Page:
Laser Guided Bullets

We had radar proximity fuses in use in AAA rounds during W.W. II, and they of course used vacuum tube technology.  One of the members of our local ham radio club worked on that project in the ’40s.  One of the challenges for his team was developing tubes that could withstand the 10s of thousands of Gs at launch.  Ouch.

Now we have this, via an e-mail from my nephew.  I find it fascinating, funny, and a little disturbing all at the same time.  Ordinary rifles spin a bullet at 2K RPM?  They missed that one by an order of magnitude or two.  A rifle chambered for the 5.56 NATO round for example rotates the bullet at around 300,000 RPM, more or less depending on barrel length, rifling twist and bullet weight.  But as I often say; what’s an order of magnitude (or two) between friends?

It is very telling, if not entirely predictable, how they smear the general public in the article– government = good, whereas regular citizens = dangerous or at least troubling.  They of course have it entirely upside down and backwards in that department.

9 thoughts on “Laser Guided Bullets

  1. I saw that this morning however it appears in this case it was a smooth bore if I read it correctly.

    Rotational speed would be an interesting stress problem but pales in comparison to the shock problem, at least to me anyway. I know first hand how hard it is to shock harden something just for “light weight” shock. The forces involved in propelling a bullet is down right scary.

    I do know they were working on GPS guided artillery for a while too. Again the impulse is so large it rips most electronics to shreds. The upshot is with the advancement of solid state electronics if you can find a potting material that is both rigid enough to support and elastic enough to properly displace the energy it’s a relatively simple problem… Once you’ve found the material that is.

  2. The other issue is that it is diffacult to make a battery that won’t flat-line when firing / launching. Even at the relatively low mortar shell velocities it was only recently that they got batteries good enough for the “mortar-shell cam” that could be launched up and parachute down sending back real-time video. There were shortly replaced by micro RD drones just recently. Not sure how they did it during WWII – interesting question.

  3. A couple years ago someone asked a bunch of questions about this sort of thing over at “snipersparadise.com” like he was a complete newb at long range shooting.

    The guys basically told him to pound sand. Snipers are proud of being “10 cent killers” and even with a range of 1.24 miles as noted in the article linked we are still in conventional small arms territory, at least for 338 Lapua, 408 Cheytac, and 50 BMG (among others).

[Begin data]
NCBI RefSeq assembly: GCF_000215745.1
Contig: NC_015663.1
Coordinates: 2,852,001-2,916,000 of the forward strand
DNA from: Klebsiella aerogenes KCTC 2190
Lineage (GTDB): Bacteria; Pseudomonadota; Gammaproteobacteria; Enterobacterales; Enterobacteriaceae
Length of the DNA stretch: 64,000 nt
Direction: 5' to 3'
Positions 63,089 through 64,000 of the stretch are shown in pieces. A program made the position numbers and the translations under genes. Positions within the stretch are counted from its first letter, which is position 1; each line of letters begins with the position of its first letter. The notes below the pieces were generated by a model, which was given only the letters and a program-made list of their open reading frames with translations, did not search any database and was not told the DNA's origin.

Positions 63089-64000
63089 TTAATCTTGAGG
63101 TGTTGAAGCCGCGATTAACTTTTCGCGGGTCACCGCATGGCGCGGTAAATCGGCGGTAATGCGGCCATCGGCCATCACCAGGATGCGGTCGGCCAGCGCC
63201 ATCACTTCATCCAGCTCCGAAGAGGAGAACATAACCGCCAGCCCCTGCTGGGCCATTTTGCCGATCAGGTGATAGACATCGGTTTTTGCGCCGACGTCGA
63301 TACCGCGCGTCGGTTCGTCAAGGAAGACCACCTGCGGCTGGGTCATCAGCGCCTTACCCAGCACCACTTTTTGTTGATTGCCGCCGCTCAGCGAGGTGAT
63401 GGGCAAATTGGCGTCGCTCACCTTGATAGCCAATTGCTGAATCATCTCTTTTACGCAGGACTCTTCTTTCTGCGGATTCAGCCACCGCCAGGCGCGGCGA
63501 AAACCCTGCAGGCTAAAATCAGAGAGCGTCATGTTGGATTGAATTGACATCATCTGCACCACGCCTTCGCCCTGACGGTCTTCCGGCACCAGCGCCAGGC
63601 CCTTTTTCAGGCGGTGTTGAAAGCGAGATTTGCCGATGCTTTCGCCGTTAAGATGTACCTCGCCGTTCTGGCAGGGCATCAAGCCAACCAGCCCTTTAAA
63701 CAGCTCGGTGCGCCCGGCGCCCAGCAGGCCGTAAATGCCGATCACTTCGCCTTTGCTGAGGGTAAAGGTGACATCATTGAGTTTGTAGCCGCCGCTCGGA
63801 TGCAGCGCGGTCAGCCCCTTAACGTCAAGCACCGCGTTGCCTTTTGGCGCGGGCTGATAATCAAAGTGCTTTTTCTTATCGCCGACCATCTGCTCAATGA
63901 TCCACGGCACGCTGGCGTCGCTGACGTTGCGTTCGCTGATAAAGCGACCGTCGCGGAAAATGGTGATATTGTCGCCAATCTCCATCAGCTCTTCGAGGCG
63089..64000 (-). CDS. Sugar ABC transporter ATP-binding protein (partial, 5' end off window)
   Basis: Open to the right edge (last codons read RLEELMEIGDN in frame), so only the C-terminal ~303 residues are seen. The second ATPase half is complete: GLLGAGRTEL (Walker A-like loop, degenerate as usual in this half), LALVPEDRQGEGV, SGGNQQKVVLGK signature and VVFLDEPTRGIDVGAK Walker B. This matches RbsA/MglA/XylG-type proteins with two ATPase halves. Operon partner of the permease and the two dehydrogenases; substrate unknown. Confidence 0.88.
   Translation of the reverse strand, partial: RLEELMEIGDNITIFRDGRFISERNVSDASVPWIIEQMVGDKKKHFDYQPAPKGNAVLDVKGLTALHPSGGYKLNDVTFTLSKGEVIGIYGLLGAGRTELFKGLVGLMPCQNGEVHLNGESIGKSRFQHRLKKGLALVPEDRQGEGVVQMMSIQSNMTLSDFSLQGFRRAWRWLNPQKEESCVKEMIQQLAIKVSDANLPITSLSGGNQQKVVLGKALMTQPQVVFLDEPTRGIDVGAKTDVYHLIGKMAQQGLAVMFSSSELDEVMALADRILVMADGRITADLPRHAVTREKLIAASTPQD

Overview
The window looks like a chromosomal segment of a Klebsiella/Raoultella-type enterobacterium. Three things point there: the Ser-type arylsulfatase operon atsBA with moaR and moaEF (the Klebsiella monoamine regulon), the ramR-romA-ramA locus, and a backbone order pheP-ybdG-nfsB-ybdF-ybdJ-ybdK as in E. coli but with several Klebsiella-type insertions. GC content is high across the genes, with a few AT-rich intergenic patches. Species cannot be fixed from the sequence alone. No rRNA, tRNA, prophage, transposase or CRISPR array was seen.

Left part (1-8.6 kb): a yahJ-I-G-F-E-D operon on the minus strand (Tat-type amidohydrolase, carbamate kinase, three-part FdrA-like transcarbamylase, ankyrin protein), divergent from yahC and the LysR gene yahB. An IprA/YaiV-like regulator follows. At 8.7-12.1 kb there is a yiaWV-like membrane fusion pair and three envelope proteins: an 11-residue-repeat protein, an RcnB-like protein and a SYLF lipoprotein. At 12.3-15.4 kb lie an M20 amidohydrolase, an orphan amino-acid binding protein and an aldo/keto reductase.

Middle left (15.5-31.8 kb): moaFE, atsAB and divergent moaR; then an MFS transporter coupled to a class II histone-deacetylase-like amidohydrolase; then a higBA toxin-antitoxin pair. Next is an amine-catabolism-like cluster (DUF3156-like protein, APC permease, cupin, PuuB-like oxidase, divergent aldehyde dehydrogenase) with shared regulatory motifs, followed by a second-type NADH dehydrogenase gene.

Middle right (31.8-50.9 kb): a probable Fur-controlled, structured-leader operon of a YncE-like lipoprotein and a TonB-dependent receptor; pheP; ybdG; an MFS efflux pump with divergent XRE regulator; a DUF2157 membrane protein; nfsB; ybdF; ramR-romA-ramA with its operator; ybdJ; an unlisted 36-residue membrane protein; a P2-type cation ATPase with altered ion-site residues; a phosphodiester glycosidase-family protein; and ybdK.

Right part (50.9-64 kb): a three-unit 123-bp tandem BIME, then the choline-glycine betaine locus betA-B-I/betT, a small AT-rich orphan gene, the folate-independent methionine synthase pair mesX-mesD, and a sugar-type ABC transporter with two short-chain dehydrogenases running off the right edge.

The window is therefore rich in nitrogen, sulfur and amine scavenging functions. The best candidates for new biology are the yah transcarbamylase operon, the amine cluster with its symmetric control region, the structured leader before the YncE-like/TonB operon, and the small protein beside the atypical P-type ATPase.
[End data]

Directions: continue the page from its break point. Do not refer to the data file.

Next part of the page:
However, the Excalibur GPS guided munition is a reality for 155mm artillery pieces, so the problem is just one of making things smaller. Although this seems to be laser guided instead of GPS guided, but that is an even simpler technology, the same as the old “Copperhead” 155mm artillery shells. We got rid of those because they “see too much” sometimes, and if you turned on the targeting laser too soon you could have a round land on the spotting team. I wonder if they’ll run into the same problem here?

  4. Heh. “Upside down and backwards.” Did you know that the symbol for negation in Egytian hieroglyphics was the image of a man, upside down and backwards? I have used that locution myself, a time or two.

  5. Heh. “Upside down and backwards.” Did you know that the symbol for negation in Egytian hieroglyphics was the image of a man, upside down and backwards? I have used that locution myself, a time or two.

  6. Regarding accelleration of projectiles – when I was working with the engineers on the original Copperhead project, we had to test components to the equivalent of 20,000g acceleration. Nobody had done anything like that before so one of the engineers rigged up a pendulum-hammer thingy that would strike the component under test with the equivalent of 20Kg’s.
    It was fun building the proto-type. Watched a lot of ferro-magnetic material get turned into powder, heh, heh, heh.

  7. This does seem like an awful lot of technology to do what you can already do with a high quality rifle and an experienced sniper. I know I’ve heard of snipers hitting their targets at much greater ranges.

    I’ve long wondered if a lot of the military technology we have is an attempt for the government to consolidate power. It sounds like a conspiracy theory, but does make sense. Instead of training our soldiers to become expert marksmen, we give them the most basic training and then send them off with automatic rifles and lots of ammo. If a time ever came where the government was fighting its own people, rather than have millions of vets who are expert marksmen to contend with, we have millions of vets who are used to fighting with equipment they cannot legally own. Rather than train snipers who can make kill shots out beyond 1 mile, we develop technology that can do that with an average shooter and then restrict that technology to government use only.

  8. Example in round numbers: Suppose a bullet leaving the at 2500 feet per second. Twist of 1 in 8″. For each foot, the bullet makes 1 1/2 rotations, so the the rate is 3750 revolutions per second or 225,000 rpm.

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